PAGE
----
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Grades are one of the most important aspects of a student's life because they impact whether or not they earn their scholarship or bursary. Image: Dasser Kamran/Fulcrum.

What are U of O students supposed to do while they wait for professors to finalize their marks?

We know: 2020 was exhausting. Many things have drastically changed and the world has had to adjust to make ends meet and society has had to push forward. The lives of post secondary students, in particular, were caught in the middle of a tornado of change. 

The education system this past year has taken drastic measures along the way to ensure continual education — sometimes at the cost of leaving students in the dark. With campuses closed, virtual learning was implemented with little to no preparation for both students and professors. Four semesters in, technological issues continue to pile up and be used as an excuse for subpar education. 

Amongst students, there is an overwhelming feeling of burnout. With the current provincial lockdown, students are feeling the effects of isolation from their peers as social gatherings are prohibited. Add-in a heavier workload and you have a perfect recipe for increased anxiety and burnout

But these are factors students have been dealing with since March. The one thing that students were not ready for, however, was the added stress of not receiving their final 2020 fall semester grades. The decision is not only detrimental to students’ academic success, but also their daily life. 

In the post-secondary education system, grades are one of the most important aspects of a student’s life because they impact whether or not they earn their scholarship or bursary. Then, in turn, depending on the grades they earn, the money students receive can go beyond just tuition and help with daily life essentials such as rent and food. 

But what happens when deadlines for final grades are pushed back? What happens when the university doesn’t directly communicate the delayed release? That’s the situation many U of O students currently find themselves in at the moment — and frankly, it’s unacceptable.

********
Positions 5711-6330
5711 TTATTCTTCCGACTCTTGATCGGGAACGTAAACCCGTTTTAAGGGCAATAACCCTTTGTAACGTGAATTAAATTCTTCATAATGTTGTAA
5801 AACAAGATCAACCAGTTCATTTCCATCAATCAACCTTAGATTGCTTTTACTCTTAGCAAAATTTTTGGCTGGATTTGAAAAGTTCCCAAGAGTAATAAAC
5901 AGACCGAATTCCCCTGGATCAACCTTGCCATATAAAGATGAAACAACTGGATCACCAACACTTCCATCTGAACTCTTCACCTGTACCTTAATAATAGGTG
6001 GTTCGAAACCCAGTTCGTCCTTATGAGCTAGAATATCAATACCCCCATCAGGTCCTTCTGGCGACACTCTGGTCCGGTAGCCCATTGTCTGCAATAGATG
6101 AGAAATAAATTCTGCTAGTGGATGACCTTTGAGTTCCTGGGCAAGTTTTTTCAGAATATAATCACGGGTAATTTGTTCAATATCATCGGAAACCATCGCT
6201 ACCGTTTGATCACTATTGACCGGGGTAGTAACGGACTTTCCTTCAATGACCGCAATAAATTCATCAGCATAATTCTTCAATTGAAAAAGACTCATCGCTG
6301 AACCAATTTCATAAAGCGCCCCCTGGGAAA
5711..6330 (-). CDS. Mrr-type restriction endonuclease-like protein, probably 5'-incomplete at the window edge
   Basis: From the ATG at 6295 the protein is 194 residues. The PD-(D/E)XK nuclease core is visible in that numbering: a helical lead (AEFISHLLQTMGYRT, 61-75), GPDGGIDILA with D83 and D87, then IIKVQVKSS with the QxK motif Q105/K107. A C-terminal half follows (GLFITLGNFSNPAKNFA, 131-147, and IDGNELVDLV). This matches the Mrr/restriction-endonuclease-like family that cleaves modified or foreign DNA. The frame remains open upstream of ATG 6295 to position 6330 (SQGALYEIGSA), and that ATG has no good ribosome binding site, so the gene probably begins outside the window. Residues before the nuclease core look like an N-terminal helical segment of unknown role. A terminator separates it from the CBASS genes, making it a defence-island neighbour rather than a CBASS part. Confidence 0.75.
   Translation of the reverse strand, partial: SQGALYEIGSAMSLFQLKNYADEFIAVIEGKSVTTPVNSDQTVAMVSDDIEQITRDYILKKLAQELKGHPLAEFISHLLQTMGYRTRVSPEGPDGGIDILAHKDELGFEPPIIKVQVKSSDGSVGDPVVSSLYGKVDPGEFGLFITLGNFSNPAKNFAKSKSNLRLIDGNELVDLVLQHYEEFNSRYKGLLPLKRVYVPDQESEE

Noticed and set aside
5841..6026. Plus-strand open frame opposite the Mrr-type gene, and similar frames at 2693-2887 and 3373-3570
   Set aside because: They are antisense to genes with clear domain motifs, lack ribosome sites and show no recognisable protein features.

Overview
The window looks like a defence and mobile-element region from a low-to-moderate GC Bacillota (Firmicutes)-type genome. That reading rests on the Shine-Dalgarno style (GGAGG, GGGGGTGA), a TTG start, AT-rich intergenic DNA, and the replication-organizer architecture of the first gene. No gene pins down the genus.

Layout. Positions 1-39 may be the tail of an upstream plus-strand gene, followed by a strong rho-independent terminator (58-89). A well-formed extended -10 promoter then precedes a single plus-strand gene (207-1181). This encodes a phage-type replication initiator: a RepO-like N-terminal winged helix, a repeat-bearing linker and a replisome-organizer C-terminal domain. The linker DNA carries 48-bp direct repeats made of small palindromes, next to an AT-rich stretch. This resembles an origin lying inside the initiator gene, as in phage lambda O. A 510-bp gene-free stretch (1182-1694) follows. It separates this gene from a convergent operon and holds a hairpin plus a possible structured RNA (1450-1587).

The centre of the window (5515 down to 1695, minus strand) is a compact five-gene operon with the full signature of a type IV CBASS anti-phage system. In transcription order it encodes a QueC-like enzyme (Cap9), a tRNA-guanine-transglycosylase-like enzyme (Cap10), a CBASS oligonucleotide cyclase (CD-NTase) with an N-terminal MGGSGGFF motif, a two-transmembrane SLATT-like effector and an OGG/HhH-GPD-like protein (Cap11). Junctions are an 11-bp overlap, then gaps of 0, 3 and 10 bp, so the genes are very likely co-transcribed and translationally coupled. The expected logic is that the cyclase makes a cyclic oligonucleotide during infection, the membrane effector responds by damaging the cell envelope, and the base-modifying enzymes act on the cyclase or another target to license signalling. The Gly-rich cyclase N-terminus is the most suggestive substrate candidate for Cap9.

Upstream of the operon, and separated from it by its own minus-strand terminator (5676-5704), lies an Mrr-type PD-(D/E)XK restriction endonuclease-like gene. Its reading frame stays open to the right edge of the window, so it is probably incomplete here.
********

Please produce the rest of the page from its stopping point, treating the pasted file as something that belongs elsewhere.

A pushed-back tuition payment deadline might solve a future administration issue, but it doesn’t solve the current financial problems students have outside of their university bills.  

Many students are now in a state of precarity for the month of January, caught wondering about scholarships that may never arrive because they are unaware of how they fared in their courses.

At the same time, their bank accounts dwindle and their living expenses add up. 

What are U of O students supposed to do in the meantime while they wait for professors to finalize their marks? That’s a question we don’t have the answer to. 

Scholarships are a reward for high marks – marks which have been even harder to achieve in the face of mandatory virtual learning. The fact that they have been delayed is a slap in the face to those who have succeeded in producing outstanding work during unprecedented times and rely on financial assistance to continue their education.

Editorials are written by the Fulcrum’s thirteen-person editorial board and express the shared views and opinions of the Fulcrum’s editorial staff. To share your own views, email editor@thefulcrum.ca.